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"The Holy Ordinances of Religion are Free," detail from James C. Beard's

The Fifteenth Amendment lithograph.

The end of slavery radically changed Virginia's churches, as many split into separate white and black congregations. Before the Civil War, most white and black Virginians sat in separate sections of the same churches. Virginia law had required that African American churches have white ministers, but in some congregations African American members became community leaders because of their roles in the church. After the Civil War, many African Americans established separate churches to achieve autonomy. African American churches served as schools and political gathering places, with some serving social welfare functions such as aiding people in economic distress and assisting in locating lost family members separated by slavery. Henry Williams, who became pastor of Petersburg's Gillfield Baptist Church, organized community service associations and assisted freedpeople in reuniting with family members who had been separated during slavery.

During the Civil War, representatives of several African American Baptist congregations in southeastern Virginia organized the Union Baptist Association. Others formed the Colored Shiloh Baptist Association in August 1865. One of its founders, Peter Randolph, voiced the desire of African Americans to turn away from "the kind of preachers we had had in the dark days of slavery," who had "denied our manhood and with their own hands had bought and sold human flesh." These organizations paralleled the many associations in Virginia for white churches (or for earlier churches with members of both races).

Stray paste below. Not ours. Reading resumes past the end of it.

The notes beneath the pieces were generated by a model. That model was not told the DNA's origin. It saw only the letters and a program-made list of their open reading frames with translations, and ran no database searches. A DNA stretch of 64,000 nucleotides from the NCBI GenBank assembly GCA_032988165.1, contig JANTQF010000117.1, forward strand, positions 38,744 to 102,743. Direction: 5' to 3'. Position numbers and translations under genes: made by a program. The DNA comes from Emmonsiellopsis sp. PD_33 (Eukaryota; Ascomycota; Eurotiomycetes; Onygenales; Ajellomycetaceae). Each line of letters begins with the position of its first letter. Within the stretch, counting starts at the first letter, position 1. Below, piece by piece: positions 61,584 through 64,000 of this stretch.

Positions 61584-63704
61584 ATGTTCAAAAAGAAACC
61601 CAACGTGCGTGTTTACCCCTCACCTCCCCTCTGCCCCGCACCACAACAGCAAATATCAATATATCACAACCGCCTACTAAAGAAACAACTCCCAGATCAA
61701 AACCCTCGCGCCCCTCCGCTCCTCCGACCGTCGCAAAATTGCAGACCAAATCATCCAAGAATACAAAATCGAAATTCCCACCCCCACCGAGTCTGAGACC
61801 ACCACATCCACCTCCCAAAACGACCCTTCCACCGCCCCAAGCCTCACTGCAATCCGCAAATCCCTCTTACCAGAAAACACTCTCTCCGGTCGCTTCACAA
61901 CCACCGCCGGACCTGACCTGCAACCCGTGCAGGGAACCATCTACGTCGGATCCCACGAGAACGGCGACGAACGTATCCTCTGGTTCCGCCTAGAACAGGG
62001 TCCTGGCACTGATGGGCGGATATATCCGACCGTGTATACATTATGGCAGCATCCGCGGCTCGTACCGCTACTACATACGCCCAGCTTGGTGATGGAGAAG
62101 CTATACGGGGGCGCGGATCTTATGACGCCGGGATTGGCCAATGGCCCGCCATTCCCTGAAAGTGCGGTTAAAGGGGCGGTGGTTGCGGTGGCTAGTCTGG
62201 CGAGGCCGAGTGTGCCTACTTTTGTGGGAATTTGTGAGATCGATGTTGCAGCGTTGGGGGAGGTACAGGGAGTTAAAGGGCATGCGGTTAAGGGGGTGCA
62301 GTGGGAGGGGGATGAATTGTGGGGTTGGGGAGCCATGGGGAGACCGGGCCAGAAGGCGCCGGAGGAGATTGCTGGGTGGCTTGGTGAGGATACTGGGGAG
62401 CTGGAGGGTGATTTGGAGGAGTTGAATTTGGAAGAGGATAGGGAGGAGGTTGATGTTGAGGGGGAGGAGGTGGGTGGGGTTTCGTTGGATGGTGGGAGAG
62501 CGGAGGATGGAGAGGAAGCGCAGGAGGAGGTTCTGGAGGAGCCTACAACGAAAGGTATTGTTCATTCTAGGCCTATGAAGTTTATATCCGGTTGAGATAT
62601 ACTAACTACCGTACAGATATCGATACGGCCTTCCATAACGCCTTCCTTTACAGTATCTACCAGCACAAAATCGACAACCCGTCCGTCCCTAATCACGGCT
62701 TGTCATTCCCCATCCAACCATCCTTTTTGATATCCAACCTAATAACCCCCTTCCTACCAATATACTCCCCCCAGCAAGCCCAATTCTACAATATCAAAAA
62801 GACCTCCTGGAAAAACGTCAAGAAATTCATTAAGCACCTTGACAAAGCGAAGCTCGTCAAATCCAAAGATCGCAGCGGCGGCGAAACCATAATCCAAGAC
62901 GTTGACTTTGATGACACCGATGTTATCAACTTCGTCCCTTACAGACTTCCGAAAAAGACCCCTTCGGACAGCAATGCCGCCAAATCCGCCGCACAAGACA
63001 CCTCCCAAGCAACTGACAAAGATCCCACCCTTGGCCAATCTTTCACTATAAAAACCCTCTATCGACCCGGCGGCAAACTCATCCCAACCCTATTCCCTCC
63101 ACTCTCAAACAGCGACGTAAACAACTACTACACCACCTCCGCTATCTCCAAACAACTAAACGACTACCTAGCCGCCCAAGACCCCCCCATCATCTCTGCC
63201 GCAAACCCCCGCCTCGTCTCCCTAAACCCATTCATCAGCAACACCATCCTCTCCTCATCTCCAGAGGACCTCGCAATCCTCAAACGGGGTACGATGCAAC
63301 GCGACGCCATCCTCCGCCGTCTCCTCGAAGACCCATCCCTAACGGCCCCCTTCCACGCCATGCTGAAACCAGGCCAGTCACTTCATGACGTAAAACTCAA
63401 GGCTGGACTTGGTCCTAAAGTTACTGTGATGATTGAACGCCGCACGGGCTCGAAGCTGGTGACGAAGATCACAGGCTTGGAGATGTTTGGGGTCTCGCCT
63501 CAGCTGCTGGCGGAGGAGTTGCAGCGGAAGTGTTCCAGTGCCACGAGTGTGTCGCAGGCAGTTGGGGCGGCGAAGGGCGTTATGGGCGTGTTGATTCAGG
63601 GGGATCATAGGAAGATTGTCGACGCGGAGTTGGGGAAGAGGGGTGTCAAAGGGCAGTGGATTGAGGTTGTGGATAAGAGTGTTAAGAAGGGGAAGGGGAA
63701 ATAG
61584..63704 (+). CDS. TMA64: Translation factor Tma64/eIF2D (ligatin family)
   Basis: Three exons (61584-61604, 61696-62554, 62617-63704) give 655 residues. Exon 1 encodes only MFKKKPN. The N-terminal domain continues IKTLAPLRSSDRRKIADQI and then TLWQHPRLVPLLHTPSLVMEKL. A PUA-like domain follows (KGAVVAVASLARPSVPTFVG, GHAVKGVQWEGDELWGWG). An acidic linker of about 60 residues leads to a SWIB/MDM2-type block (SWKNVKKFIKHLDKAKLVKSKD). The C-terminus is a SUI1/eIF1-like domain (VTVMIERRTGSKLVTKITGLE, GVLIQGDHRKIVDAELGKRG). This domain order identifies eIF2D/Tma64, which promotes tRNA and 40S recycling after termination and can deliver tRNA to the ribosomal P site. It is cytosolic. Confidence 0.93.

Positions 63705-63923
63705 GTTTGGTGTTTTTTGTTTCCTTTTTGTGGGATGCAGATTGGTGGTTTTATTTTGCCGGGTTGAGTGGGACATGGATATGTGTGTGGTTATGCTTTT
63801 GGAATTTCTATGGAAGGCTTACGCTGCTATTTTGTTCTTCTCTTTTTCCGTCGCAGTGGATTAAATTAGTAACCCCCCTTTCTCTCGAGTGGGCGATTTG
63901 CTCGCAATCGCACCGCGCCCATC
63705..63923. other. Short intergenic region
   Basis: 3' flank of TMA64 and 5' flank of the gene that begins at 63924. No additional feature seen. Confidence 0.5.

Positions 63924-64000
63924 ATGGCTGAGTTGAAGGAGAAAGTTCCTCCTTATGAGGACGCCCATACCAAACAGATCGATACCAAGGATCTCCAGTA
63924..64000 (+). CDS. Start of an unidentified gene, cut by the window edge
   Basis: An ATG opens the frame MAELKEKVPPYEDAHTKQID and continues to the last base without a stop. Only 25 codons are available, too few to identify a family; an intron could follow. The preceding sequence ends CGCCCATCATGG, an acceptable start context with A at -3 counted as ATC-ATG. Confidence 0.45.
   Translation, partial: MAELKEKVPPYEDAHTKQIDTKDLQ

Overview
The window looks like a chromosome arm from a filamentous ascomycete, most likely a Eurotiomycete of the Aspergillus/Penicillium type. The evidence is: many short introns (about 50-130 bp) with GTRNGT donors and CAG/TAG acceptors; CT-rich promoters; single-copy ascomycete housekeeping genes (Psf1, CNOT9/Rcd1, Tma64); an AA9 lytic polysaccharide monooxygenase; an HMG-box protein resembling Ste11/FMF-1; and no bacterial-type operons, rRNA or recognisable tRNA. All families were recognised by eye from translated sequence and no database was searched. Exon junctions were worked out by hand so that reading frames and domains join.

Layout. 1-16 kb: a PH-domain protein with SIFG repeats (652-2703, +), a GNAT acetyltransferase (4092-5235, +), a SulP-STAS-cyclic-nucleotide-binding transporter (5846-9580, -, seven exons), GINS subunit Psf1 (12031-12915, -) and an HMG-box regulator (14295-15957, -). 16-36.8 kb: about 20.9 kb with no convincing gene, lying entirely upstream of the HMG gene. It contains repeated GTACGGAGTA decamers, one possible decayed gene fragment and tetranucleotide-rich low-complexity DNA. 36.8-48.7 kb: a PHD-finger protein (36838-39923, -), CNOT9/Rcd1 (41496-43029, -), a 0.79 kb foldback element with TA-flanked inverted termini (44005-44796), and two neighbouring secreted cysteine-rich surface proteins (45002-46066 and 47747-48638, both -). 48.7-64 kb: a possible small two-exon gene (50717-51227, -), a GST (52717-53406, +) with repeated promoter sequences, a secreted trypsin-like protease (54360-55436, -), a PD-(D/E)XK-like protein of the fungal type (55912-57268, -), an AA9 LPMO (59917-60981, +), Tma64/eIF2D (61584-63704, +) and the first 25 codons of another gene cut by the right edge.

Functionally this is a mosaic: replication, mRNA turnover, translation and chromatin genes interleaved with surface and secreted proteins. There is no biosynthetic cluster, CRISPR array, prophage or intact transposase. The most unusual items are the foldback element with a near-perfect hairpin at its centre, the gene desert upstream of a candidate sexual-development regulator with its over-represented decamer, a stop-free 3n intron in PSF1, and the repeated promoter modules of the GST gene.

Emanuel African Methodist Episcopal Church and Parsonage, Portsmouth

The majority of African American congregations in Virginia were Baptist, but freedpeople and their descendants also organized Presbyterian, Catholic, African American Episcopal, and African American Episcopal Zion congregations. The new churches erected by the state's African Americans during the final decades of the nineteenth century testify to the significance of church in their lives. In some towns and cities, African American churches were among the largest structures

Because of the importance of religion to Virginia's freedpeople, their churches served as important gathering places for both community life and political organizations. Ministers often assumed influential leadership positions in local politics by virtue of their central roles in the community and because they were literate and often educated, which members of their congregations may not have been when first freed. The former slave Fields Cook (ca. 1817–1897) not only served as a Baptist minister in churches in the vicinity of Richmond, he also helped organized working men in the city, chaired a delegation of men who met with President Andrew Johnson in Washington in June 1865, and was a political leader in the state.

Like Henry Williams at Gillfield Baptist Church, many ministers and church members established beneficial, fraternal, and burial societies to serve their congregations and communities. By 1874, Richmond boasted dozens of organizations such as the Baptist Help of Richmond and the United Christian Sons. Some of these societies grew into substantial insurance companies and savings banks. During the 1880s, William Washington Browne (1849–1897), a formerly enslaved Methodist minister, transformed a temperance organization into a successful insurance company in Richmond, the Grand Fountain United Order of True Reformers.